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Neal among key Penguins left off Canadian team

by Kevin Woodley

VANCOUVER – As the media gathered five and six deep around the lockers of Pittsburgh Penguins captain Sidney Crosby and linemate Chris Kunitz to talk about making Canada's team for the 2014 Sochi Olympics, James Neal sat quietly a couple of stalls away.

As happy as Neal was for his teammates, it was hard to match their smiles after being left off the Canadian roster.

"You have to keep your head up, and try to keep a smile on your face but it is tough," Neal said. "It's disappointing, you wanted to be part of that team so bad and you only get so many chances. It's the chance of a lifetime to play for Team Canada at the Olympics."

Neal's chances dwindled after missing 15 games with an early injury and another five in early December because of a suspension. But with 34 points in 24 games, the Penguins sniper's 1.42 points-per-game average is second only to Crosby (1.43) in the entire NHL.

You could argue the biggest problem for Neal is he plays with Evgeni Malkin, who was named to Russia's Olympic Team on Tuesday, while Kunitz was rewarded for his chemistry on Crosby's line.

"I can't look at it like that," Neal said. "Any time you are picking Team Canada, no matter what happens there are going to be great players left off. They are all tough decision it's an unbelievable team and a lot of deserving guys and I couldn't be happier for Sid and Kunitz."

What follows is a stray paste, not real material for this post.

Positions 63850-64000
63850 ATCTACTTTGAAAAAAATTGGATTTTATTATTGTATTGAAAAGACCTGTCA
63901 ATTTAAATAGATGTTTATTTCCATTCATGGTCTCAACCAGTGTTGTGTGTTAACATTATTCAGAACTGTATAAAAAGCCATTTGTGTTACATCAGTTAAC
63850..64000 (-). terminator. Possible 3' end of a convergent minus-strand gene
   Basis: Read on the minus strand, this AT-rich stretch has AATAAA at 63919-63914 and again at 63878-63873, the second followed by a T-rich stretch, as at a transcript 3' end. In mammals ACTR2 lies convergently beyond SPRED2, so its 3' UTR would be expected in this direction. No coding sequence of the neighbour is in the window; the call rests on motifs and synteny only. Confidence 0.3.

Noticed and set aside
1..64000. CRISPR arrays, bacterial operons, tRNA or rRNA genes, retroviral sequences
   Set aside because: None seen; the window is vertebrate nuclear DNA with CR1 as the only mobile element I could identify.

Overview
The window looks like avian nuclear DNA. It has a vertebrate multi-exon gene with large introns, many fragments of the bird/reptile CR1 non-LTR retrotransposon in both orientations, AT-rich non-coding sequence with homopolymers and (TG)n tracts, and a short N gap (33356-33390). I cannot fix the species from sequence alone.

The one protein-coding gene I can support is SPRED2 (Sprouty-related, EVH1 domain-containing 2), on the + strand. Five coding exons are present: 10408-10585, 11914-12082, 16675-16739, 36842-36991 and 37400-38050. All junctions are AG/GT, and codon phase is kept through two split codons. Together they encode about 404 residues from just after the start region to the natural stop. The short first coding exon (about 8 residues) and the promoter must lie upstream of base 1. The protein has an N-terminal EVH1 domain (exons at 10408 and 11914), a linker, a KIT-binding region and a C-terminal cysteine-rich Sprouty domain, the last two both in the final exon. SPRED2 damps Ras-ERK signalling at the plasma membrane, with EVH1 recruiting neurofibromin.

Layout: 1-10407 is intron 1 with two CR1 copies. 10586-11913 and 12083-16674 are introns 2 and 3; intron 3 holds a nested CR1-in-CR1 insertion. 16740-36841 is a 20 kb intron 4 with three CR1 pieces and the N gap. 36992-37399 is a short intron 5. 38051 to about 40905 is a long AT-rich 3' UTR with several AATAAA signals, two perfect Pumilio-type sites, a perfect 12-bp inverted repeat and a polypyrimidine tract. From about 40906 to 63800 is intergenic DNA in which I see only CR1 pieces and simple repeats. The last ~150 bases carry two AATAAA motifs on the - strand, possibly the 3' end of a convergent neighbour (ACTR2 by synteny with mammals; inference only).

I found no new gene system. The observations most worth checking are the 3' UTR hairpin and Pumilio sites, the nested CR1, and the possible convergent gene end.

There were a lot of mixed emotions in the Pittsburgh locker room.

While 19-year-old rookie defenseman Olli Maatta and forward Jussi Jokinen were on the Finnish team announced Tuesday, and Paul Martin and Brooks Orpik both made the U.S. team unveiled on Jan. 1, goalie Marc-Andre Fleury and All Star defenseman Kris Letang joined Neal as notable omissions from Canada's team.

Fleury was not even among the five goalies invited to the Canadian orientation camp in the fall, but Letang did take part in the camp prior to a season that has been derailed by injuries early and in mid-December.

"It's disappointing, but it's been a tough year for me," said Letang, who has played 25 games after returning Sunday against the Winnipeg Jets. "There's always another year, another Olympics."

Fleury, who doesn't speak to the media on game days, was at the 2010 Vancouver Olympics as the third-string goalie behind original No. 1 Martin Brodeur and backup Roberto Luongo, who took over the starting job, backstopped Canada to gold and was named to the team for the Sochi Games on Tuesday.

The consensus then was Fleury, who was coming off a Stanley Cup championship, was being groomed for a bigger role the next time around. But consecutive playoff meltdowns couldn't be undone by a slightly revamped style and good start to this season, and Fleury was left off Team Canada despite leading the NHL with 24 wins.

"I feel disappointment for Marc-Andre and James and Kris," coach Dan Bylsma said. "And excitement for everyone else."

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